20 C.F.R. 404.1527(d)(2). The Regulations also specify that the Commissioner "will always give good reasons in [her] notice of determination or decision for the weight [she] give[s] [claimant's] treating source's opinion." Halloran v. Barnhart, 362 F.3d 28, 32 (2d Cir. 2004) (citing 20 C.F.R. § 404.1527(d)(2)); see also Schaal v. Apfel, 134 F.3d 501, 503-504 (2d Cir. 1998). Failure to provide "good reasons" for not crediting the opinion of a claimant's treating physician is a ground for remand. Snell v. Apfel, 177 F.3d 128, 133 (2d Cir. 1999). The regulations specify that an ongoing treatment relationship is generally found where an acceptable medical source treats a claimant "with a frequency consistent with accepted medical practice for the type of treatment and/or evaluation required for [the claimant's] medical condition(s)." Shatraw v. Astrue, 2008 WL 4517811, at *11 (N.D.N.Y. 2008) (finding four physicians were not treating sources because they each only treated the Plaintiff once and therefore did not develop an ongoing treatment relationship with the Plaintiff). Thus, an acceptable medical source who has treated or evaluated a claimant only a few times, or only after long intervals, may still be considered a treating source "if the nature and frequency of the treatment or evaluation is typical for [the] condition(s)." 20 C.F.R. § 404.1502; see, e.g., Fernandez v. Apfel, 1998 WL 812591, at *3-4 (E.D.N.Y. 1998) (finding that a physician the Plaintiff saw six to eight times over the course of one and a half to two years was not a treating source because the Plaintiff did not see the physician with a frequency consistent with the severe mental impairment he claimed). Plaintiff claims that the ALJ erroneously disregarded opinions from her treating physicians including Dr. William Cox, Dr. Jeffrey Fisher and Dr. Cynthia Carlyn. For several reasons, the Court finds this argument to be without merit. While plaintiff correctly states that the ALJ did not mention Drs. Cox or Fisher, the Court can evaluate the treating physicians opinion through a review of the record. Bavaro v. Astrue, 413 F. App'x 382, 383 (2d Cir. 2011). First, Drs. Cox and Fisher did not provide any opinion or medical source statement regarding plaintiff's alleged functional impairments. Second,, based upon the record, Drs. Cox and Fisher cannot be considered "treating physicians" as they examined plaintiff on only one occasion. The doctors did not provide plaintiff with the type of ongoing medical treatment that would define them as a "treating physician". See George, 692 F.Supp. at 219 (holding that the nature of the physician's relationship with the plaintiff did not rise to the level of a treating physician as the physician had only seen the plaintiff on two occasions); see also Quinones v. Barnhart, 2006 WL 2136245, at *7 (S.D.N.Y. 2006) (holding that the treating physician's opinion was correctly afforded less weight as he only saw the plaintiff on one occasion). Moreover, Drs. Cox and Fisher did not treat plaintiff during the relevant period, rather, each examined plaintiff in 2005, three years before the administrative hearing and one year before the period of disability at issue. See Bavaro, 413 F. App'x at 384; see also Bromback v. Barnhart, 2004 WL 1687223, at *7 (S.D.N.Y. 2004) (holding that the ALJ should not have relied on an evaluation that was made one year prior to the hearing). With respect to Dr. Carlyn, the ALJ discussed the April 2008 opinion*fn8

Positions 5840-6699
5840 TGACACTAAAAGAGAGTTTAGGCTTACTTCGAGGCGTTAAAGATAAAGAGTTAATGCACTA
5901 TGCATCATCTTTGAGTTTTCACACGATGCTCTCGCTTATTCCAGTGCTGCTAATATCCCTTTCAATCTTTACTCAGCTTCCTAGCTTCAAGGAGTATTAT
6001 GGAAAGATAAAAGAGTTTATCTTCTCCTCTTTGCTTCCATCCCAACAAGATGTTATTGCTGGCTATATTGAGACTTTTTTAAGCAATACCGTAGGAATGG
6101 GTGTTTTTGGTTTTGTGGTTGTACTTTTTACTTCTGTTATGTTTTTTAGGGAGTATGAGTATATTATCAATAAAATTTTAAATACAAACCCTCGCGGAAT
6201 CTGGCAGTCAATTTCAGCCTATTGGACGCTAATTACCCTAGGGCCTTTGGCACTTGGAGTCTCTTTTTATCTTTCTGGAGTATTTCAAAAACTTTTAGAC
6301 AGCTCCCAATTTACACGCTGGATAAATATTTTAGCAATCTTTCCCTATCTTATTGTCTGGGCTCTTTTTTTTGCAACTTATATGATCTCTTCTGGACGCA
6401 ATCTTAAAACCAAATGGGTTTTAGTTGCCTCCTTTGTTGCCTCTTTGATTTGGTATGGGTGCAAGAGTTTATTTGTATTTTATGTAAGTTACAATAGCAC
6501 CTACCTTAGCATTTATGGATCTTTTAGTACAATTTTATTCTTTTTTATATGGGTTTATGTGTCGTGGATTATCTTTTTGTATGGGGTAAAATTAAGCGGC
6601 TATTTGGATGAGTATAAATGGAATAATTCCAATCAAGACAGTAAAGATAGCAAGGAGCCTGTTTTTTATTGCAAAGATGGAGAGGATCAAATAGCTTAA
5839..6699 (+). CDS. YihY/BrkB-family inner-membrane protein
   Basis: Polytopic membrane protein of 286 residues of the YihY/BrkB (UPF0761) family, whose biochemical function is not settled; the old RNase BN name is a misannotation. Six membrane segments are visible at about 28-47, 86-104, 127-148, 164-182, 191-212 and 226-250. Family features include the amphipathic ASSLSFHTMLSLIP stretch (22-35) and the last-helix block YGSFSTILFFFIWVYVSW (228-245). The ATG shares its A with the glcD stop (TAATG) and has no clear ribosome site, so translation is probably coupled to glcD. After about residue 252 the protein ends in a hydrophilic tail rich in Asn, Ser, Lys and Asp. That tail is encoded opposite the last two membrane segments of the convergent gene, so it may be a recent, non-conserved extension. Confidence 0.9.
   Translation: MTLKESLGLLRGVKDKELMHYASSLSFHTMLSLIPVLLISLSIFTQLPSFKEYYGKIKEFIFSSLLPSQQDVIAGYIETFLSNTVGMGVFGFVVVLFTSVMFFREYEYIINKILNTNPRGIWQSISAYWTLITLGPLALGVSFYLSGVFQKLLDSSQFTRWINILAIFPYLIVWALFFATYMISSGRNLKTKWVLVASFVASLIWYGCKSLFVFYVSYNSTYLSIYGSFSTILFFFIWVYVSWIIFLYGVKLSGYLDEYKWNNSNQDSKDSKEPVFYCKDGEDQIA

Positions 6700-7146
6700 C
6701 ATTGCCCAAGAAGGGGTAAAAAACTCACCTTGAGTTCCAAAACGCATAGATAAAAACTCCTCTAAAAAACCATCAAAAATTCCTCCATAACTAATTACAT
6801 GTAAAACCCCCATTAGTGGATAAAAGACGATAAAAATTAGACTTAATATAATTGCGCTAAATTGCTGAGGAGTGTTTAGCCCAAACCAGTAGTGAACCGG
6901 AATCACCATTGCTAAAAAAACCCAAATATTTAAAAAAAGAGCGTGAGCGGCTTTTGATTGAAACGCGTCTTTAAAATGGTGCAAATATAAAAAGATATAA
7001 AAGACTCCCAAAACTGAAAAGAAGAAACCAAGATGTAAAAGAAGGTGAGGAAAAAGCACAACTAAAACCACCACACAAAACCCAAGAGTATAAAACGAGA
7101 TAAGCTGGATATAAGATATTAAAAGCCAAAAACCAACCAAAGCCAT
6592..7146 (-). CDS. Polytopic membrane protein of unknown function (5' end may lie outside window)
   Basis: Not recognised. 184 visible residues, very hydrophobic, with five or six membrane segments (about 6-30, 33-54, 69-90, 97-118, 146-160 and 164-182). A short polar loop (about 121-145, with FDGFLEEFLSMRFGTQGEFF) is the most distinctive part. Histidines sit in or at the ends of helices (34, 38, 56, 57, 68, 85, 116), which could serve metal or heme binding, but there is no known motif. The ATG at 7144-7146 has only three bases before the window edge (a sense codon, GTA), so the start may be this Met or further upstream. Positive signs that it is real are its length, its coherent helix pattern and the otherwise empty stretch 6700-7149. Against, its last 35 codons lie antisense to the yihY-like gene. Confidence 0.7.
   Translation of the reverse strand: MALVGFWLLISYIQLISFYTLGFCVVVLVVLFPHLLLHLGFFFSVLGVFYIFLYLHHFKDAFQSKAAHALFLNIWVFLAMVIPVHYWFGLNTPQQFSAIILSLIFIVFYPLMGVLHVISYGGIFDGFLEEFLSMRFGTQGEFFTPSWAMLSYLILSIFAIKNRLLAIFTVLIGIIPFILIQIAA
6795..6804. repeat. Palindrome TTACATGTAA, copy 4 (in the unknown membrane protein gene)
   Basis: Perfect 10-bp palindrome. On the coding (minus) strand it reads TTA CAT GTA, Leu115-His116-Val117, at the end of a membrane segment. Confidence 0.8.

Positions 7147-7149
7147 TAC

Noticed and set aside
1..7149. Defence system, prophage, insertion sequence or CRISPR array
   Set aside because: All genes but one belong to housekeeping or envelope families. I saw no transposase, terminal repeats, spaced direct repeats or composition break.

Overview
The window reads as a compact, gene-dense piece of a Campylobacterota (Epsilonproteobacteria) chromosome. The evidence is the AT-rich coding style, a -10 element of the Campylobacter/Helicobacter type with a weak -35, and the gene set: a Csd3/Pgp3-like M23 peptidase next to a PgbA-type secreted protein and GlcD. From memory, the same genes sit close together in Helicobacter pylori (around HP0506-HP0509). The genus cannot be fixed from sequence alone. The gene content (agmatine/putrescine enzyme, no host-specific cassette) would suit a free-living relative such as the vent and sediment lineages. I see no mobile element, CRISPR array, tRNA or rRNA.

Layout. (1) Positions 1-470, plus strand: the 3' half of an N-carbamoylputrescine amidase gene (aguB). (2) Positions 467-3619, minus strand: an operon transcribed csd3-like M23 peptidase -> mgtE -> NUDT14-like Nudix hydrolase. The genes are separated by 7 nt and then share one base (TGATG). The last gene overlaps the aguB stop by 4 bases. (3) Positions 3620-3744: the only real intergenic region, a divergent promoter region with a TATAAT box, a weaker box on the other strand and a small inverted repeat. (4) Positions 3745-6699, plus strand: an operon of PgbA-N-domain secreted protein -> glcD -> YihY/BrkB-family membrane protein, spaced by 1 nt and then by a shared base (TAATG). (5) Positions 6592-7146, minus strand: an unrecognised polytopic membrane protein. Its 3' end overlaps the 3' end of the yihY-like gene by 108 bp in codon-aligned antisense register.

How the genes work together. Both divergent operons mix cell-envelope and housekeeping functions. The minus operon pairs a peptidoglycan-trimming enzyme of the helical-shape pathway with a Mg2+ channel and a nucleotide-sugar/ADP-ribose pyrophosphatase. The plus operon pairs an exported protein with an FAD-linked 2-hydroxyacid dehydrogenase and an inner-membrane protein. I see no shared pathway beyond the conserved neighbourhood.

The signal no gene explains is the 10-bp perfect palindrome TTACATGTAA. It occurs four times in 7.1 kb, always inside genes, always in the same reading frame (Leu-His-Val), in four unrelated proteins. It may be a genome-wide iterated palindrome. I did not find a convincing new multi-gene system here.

Although Dr. Shaw described "constant" fatigue, diarrhea, insomnia and night sweats, the record shows there are occasions where the claimant did not report such symptoms, which is inconsistent with the physician's statements. Treatment records document that the claimant's HIV was under good control and treatment. Her CD4 count was 586. It was also documented that her depression had improved. She was described as very outgoing and bubbly and happy with everything she was doing in life. In March 2007, it was noted that the claimant was doing very well. She reported that she felt well and had gained some weight. Therefore, the Administrative Law Judge accords little weight to this opinion as it was not well supported by the objective findings set forth in the record". (T. 14).

Upon review, the Court finds that the ALJ provided sufficient reasons for failing to assign controlling weight to Dr. Carlyn's opinions. First, Dr. Carlyn cannot be considered a "treating physician" as she examined only plaintiff once in 2006. At the completion of Dr. Carlyn's August 2006 examination, she suggested that plaintiff continue with her course of treatment for HIV and discussed gynecological and dental issues with plaintiff. Dr. Carlyn provided no opinion, diagnosis or any comment on plaintiff's complaints of depression, anxiety or insomnia and provided no course of treatment for those complaints. Accordingly, Dr. Carlyn's April 2008 opinion is not supported by the her treatment records from her one-time examination of plaintiff nearly two years prior to issuing that opinion Generally, the ALJ has a duty to develop a deficient record, even if the claimant is represented by counsel. See Rosa, 168 F.3d at 179. While the ALJ has a duty to recontact treating physicians to obtain a complete medical history, 20 C.F.R. §§ 404.1212(e)(1), 416. 912(e)(1), the ALJ had no such duty in this matter because Drs. Carlyn, Cox and Fisher were not "treating physicians". Moreover, plaintiff has not identified any gaps in the record for the relevant closed period of disability that would require the ALJ to recontact any physician. See Spruill v. Astrue, 2008 WL 4949326, at *4 (S.D.N.Y. 2008) (the record contained the treating physicians treatment notes for the dates that the plaintiff claims she was treated).